Mohandas (Mahatma) Gandhi’s essay, “The Message of the Gita,” gives me new insight into Christianity. A devout Hindu, Gandhi opens his essay by stating that he’s never believed the sacred Bhagavad Gita is an historical account. For him, the story is an allegory, written to teach humans how to perfect themselves.
I like Gandhi’s refusal to let other people interpret scripture for him. He takes from the Gita what makes sense for him and ignores the passages about reincarnation and caste.
Gandhi sees the central theme of the Gita as, “renunciation of the fruits of action.”
You have a right to your actions,
But never to your actions’ fruits.
Act for the action’s sake
And do not be attached to inaction.”
(Gita 2:47—Stephen Mitchell translation)
I like the idea of right action for its own sake. Gandhi says this is possible only by overcoming attachment. Freedom from ego and from cravings for material possessions free a person to act without desire for reward.
This idea differs quite radically from Middle-Eastern religions. Judaism, Christianity, and Islam are based on rewards and punishments. God commands. He blesses those who obey. He punishes those who don’t.
In these religions, blessings in this life and salvation in the next are a simple matter of cause and effect. The problem for me is that the world doesn’t work this way. Jesus taught this in the Sermon on the Mount: “. . . He (God) sendeth rain on the just and on the unjust.” That’s not a scripture I’ve heard quoted often in church.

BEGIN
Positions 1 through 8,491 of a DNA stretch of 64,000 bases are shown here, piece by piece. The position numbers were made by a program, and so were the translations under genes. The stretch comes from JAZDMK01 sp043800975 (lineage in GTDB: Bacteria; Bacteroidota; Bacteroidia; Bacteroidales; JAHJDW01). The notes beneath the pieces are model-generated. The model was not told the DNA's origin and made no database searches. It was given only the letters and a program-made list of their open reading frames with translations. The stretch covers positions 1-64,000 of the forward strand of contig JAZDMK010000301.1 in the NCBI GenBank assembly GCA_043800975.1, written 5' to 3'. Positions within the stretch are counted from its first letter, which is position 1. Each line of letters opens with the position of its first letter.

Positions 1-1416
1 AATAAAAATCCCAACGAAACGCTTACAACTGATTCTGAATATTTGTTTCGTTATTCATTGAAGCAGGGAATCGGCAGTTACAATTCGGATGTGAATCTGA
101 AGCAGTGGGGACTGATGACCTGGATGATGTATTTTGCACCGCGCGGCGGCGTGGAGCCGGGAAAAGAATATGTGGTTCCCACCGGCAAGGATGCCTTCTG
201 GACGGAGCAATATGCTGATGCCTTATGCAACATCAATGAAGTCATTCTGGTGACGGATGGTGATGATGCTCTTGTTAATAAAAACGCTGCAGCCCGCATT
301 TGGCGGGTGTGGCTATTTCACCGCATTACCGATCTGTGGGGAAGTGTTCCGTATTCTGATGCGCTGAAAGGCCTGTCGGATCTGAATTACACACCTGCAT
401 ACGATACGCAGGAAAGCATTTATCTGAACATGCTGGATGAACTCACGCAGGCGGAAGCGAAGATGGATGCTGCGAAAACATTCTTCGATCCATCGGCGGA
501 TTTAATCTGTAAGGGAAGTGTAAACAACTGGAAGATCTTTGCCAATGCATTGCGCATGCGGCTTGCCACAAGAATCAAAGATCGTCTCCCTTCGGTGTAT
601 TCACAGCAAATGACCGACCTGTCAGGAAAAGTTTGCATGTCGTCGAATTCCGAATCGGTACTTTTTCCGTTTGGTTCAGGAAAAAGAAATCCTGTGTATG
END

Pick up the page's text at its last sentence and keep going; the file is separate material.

Probably most Christian religions teach the doctrine of original sin—that humans are born in a depraved condition and must be guided to civilized behavior. The Book of Mormon scripture, “the natural man is an enemy to God,” (Mosiah 3:19) supports this idea.
Much observable human behavior in the world today tends to prove that many people will not behave in a civilized manner unless forced to do so. Religions that emphasize rewards and punishments no doubt help create stable societies. And yes, I know that people go to war with each other over religious beliefs. Still, I suspect the good done by religion outweighs the bad, although I don’t know of any research supporting that theory. The problem with delving into the effects of religion is that human motives are often mixed.
Rewards and punishments motivate many people. I don’t see churches that emphasize this kind of motivation giving it up anytime soon. But I do think church leaders need to keep in mind that the end goal is not doctrinal orthodoxy. The end goal should be helping people understand themselves and act in responsible ways to promote well being for themselves and others.